Welsh IT support specialists warn against paying huge fees for data security advice
Welsh IT support company ITCS has noticed that businesses are increasingly making enquiries related to IT security and the proposed GDPR changes expected to come into force in May 2018.
This is certainly long overdue. According to research compiled by the company, only 9% of SMEs educate their staff about IT and data security, and the threat of GDPR is causing widespread panic.
Set to come into effect next year, GDPR is the new EU framework for data protection laws – replacing the previous 1995 data protection directive. Current UK law is based on the latter.
In Britain, the Data Protection Bill will implement the vast majority of GDPR. Published on September 14, 2017, it has yet to pass through the House of Commons and the House of Lords before it becomes law.
And ITCS has found that GDPR rules are causing lots of fear among businesses, mainly because the law will change how personal data can be used and stored.
But the thing is, businesses that are already compliant with existing UK law will only need to make small changes. The biggest issue for SMEs is that many of them have traditionally been complacent with data and data security in general.
As a result of the pending arrival of the new rules and the surrounding publicity, many businesses are beginning to pay more attention to their security provisions.
The panic has been well and truly reinforced by recent data breaches that made the headlines, such as the huge Equifax data leak, and an earlier breach by UK supermarket Morrisons.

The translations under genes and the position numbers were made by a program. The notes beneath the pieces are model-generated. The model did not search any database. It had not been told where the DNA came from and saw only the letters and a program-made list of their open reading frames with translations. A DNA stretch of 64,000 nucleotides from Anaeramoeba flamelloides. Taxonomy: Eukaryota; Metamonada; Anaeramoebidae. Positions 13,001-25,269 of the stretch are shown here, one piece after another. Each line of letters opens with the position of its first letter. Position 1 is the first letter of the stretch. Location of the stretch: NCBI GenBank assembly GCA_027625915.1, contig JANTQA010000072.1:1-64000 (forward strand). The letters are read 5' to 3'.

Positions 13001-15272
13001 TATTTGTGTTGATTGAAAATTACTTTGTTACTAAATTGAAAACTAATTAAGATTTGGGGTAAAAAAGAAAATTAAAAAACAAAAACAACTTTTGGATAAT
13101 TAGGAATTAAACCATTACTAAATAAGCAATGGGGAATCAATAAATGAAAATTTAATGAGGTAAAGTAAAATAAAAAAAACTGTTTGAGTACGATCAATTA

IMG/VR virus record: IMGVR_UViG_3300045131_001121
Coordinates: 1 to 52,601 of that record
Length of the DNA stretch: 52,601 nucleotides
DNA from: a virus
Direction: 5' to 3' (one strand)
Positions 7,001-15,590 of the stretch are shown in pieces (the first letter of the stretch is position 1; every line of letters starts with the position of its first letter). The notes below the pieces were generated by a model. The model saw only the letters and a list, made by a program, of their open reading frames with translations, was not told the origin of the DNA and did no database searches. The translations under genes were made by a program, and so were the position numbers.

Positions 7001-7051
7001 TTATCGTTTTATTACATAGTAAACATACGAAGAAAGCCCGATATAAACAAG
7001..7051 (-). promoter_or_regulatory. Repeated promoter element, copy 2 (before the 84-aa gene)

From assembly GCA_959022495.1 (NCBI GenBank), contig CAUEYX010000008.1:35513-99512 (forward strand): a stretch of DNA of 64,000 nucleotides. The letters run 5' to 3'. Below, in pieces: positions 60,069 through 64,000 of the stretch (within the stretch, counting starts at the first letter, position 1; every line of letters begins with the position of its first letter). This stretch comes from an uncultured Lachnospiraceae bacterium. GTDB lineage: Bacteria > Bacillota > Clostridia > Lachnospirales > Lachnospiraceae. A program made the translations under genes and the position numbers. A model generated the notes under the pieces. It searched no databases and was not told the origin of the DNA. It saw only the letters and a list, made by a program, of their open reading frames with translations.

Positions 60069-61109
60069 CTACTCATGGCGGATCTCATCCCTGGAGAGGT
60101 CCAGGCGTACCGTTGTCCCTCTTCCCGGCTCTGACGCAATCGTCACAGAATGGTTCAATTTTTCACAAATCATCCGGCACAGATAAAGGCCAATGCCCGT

In the Morrisons case, nearly 6,000 staff ended bringing action against their employer when a rogue employee deliberately leaked sensitive staff data.
Brian Stokes, managing Director of ITCS, believes that there is reason for caution but no need for businesses to panic about GDPR.
“It isn’t the new rules businesses should worry about so much as a historically lax attitude to data security – which is something that can easily be changed by raising awareness and staff training, as well as implementing robust security processes,” he said.
“Businesses need to stop viewing IT security as ‘something for the IT geeks’ to fix – every employee should have basic awareness and should act as an additional layer of security to protect your sensitive data.
“However, businesses should be careful whose advice they trust – you don’t need to pay huge fees to get your business GDPR ready.”
The company is noticing a wave of people who are claiming to be credited experts in the area. Stokes continued: “We’re seeing lots of self-identified experts and consultants jumping on the bandwagon and demanding huge fees.
“We’ve responded by offering a free IT security audit and ‘data health check’ to any business worried about the new rules – and you don’t have to be an existing customer to take advantage of that.
“It’s our way of giving something back to the South Wales business community we are proud to be part of. Security and compliance have always been priorities for the ITCS team and our compliance team will continue to support businesses ahead of the planned changes and beyond.”
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